On Dec. 2, 1956, Castro, Guevara and 80 followers reached the shore of Cuba’s Oriente province in a battered American cabin cruiser, the Granma, wretchedly seasick after a seven-day voyage. The men leaped into hip-deep mud and struggled through a mangrove swamp to reach land. Most were killed or captured in the first hours.
Only 16 made it safely to the 4,500-foot ridges of the Sierra Maestra. There they began a guerrilla campaign
A court in Detmold on Friday sentenced Ursula Haverbeck to eight months in jail on charges of sedition. The presiding judge ruled out the possibility of parole and said that Haverbeck had a lack of "any kind of respect" and that she had made
A Pennsylvania man who claimed for years to have escaped from Auschwitz, met track and field star Jesse Owens and Nazi doctor Josef Mengele, confessed on Friday that he had fabricated the entire story.
After the 9/11 Attacks, American politicians invented the "they hate us because we're free" explanation of why the US was a target for international terrorism. The slogan has been especially effective among very ignorant sectors of the population who seemed to be under the impression that the United States had been engaged in non-interventionist foreign policy prior to the 9/11 attacks. "Why, we were just minding our own business," came the shocked and exasperated claims of the know-nothings. "T... (more)
Washington DC – It was recently revealed in declassified documents that US and NATO war games nearly sparked a nuclear war with the Soviet Union in 1988.
At the height of the cold war, the US military took part in a massive exercise in Europe called Able Archer that the Soviet Union interpreted as a possible warning sign of an attack. Luckily, the Soviet military decided to hold off on engaging with the western forces that were amassed in an unprecedented display just beyond their... (more)
In 2015, a new world record will likely be set: humans will record fleeting moments of their lives at least one trillion times over the course of the year. That's how many photos we'll snap, up from 810 billion in 2014, according to InfoTrends' Worldwide Image Capture Forecast. About three-quarters of them will be taken with smartphones, which didn't even exist a couple of deca... (more)
"Sometimes standing against evil is more important than defeating it," wrote novelist N.D. Wilson. "The greatest heroes stand because it is right to do so, not because they believe they will walk away with their lives. Such selfless courage is a victory in itself."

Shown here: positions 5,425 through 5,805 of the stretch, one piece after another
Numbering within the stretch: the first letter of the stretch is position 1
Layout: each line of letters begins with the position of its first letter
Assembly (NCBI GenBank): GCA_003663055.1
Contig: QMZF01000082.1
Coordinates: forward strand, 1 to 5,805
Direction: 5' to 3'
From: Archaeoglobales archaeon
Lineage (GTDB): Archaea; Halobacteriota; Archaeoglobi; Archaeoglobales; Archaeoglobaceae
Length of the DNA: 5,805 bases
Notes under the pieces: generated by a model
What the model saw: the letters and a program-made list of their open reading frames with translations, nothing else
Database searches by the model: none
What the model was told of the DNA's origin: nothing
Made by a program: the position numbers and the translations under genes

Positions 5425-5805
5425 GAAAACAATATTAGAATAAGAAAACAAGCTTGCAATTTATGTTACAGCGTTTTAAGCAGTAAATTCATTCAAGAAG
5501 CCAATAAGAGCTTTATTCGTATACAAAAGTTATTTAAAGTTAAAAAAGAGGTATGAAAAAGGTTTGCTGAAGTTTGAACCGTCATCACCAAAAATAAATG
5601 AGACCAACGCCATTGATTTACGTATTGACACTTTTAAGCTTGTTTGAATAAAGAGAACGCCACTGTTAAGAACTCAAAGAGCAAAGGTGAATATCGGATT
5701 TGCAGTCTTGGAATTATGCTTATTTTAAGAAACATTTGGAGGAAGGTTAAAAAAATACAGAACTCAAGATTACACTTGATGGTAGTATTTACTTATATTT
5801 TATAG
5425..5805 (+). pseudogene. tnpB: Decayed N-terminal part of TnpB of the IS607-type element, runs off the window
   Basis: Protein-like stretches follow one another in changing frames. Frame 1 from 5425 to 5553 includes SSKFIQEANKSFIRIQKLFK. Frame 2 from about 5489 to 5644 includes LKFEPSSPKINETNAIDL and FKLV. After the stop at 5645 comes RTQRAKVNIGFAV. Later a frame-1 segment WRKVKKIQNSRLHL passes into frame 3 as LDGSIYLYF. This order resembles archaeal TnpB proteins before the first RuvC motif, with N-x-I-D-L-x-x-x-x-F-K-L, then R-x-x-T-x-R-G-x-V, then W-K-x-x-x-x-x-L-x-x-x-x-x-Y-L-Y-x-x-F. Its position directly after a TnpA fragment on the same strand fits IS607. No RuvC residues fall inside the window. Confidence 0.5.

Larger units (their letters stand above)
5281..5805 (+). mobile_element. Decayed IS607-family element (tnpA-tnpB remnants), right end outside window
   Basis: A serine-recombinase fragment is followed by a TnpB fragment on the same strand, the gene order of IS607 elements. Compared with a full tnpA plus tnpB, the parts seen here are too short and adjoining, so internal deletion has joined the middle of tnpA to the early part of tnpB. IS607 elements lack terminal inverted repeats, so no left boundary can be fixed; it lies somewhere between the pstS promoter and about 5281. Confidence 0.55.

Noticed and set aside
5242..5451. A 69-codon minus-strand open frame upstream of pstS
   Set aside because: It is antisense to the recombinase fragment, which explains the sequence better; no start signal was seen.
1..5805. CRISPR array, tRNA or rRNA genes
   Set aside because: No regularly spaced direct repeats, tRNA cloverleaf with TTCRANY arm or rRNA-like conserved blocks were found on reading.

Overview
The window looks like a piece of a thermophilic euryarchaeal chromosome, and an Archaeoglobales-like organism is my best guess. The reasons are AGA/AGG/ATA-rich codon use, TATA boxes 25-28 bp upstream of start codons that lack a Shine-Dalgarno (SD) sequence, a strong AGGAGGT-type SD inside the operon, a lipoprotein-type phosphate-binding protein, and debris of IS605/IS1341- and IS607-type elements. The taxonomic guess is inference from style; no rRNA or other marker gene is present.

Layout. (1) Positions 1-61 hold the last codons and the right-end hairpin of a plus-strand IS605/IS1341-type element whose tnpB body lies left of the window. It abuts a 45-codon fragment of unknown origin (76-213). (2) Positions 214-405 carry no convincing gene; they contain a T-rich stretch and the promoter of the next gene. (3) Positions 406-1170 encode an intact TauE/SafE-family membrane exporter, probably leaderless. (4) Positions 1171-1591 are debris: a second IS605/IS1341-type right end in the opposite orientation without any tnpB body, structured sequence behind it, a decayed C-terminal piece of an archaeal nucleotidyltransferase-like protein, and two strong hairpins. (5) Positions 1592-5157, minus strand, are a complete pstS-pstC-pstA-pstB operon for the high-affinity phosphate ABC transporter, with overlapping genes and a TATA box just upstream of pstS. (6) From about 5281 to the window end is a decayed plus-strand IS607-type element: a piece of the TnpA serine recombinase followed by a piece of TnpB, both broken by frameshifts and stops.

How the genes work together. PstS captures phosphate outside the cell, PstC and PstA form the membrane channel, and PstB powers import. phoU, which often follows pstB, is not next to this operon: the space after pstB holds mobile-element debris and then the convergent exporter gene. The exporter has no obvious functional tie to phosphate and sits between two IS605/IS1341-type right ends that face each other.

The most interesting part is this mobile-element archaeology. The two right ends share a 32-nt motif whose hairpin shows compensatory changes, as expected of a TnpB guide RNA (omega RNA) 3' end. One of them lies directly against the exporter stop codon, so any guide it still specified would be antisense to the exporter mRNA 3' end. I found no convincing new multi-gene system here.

In the last six of his 49 years of life, brought to an untimely end by tuberculosis, the classical liberal Frenchman Frédéric Bastiat produced an astonishing volume of books and essays in defense of free markets an... (more)
When Murray Rothbard was a young student, he wrote under the pen name Aubrey Herbert. I thought he made it up. Not so. There really was a man named Auberon Edward William Molyneux Herbert. He was a member of the British Parliament. He lived from 1838 to 1906. He was a disciple of Herbert Spencer who kept Spencer's youthful idealism long after his mentor lost it. He was the author of "The Right and Wrong of Compulsion by the State."
For 150 years the American Lincoln cult denied what it called a "rumor" that, after a string of devastating battlefield defeats, Abraham Lincoln in 1862 offered command of the U.S. Army to an Italian mercenary named Giuseppe Garibaldi. The "rumor" was proven to be true, however, when an Italian historian named Arrigo Petacco discovered in an Italian archive a faded letter from Garibaldi to King Victor Emmanuel II of Italy, telling the king of the offer (See Rory Carroll, "Garibaldi Asked by Lin... (more)
Ever wonder where all the insane new perpetually outraged social justice warriors sprung from?
Evidently, their ideas took hold in Britain in the 80's and created what they called the "loony left," a group of people which embody the political ideals of today's so-called "social justice warriors."
Death from yellow fever complications claimed journalist William Leggett at the tender age of 38, days before he would have assumed his first political office. President Martin Van Buren had just named Leggett US ambassador to Guatemala. In the early 19th century, as temptations were rising to divert Americans’ constitutional framework toward bigger government, Leggett (to borrow a phrase from 20th-century journalist William F. Buckley)... (more)
A disturbing report published Wednesday by Human Rights Watch details how the Colombian military callously murdered thousands of innocent civilians and dressed their lifeless bodies in leftist rebels' uniforms, just to artificially inflate the body count for a period of at least six years. The commander of the armed forces and other senior army brass knew about it the whole time.
Somewhat euphemistically termed "extrajudicial killings," the practice has been recogniz... (more)
Yesterday the Washington Post carried a fascinating article about a small town in Cuba named Hershey. The history of the town provides valuable lessons about America's heritage of economic liberty as well the socialist economic system established by Cuban leader Fidel Castro.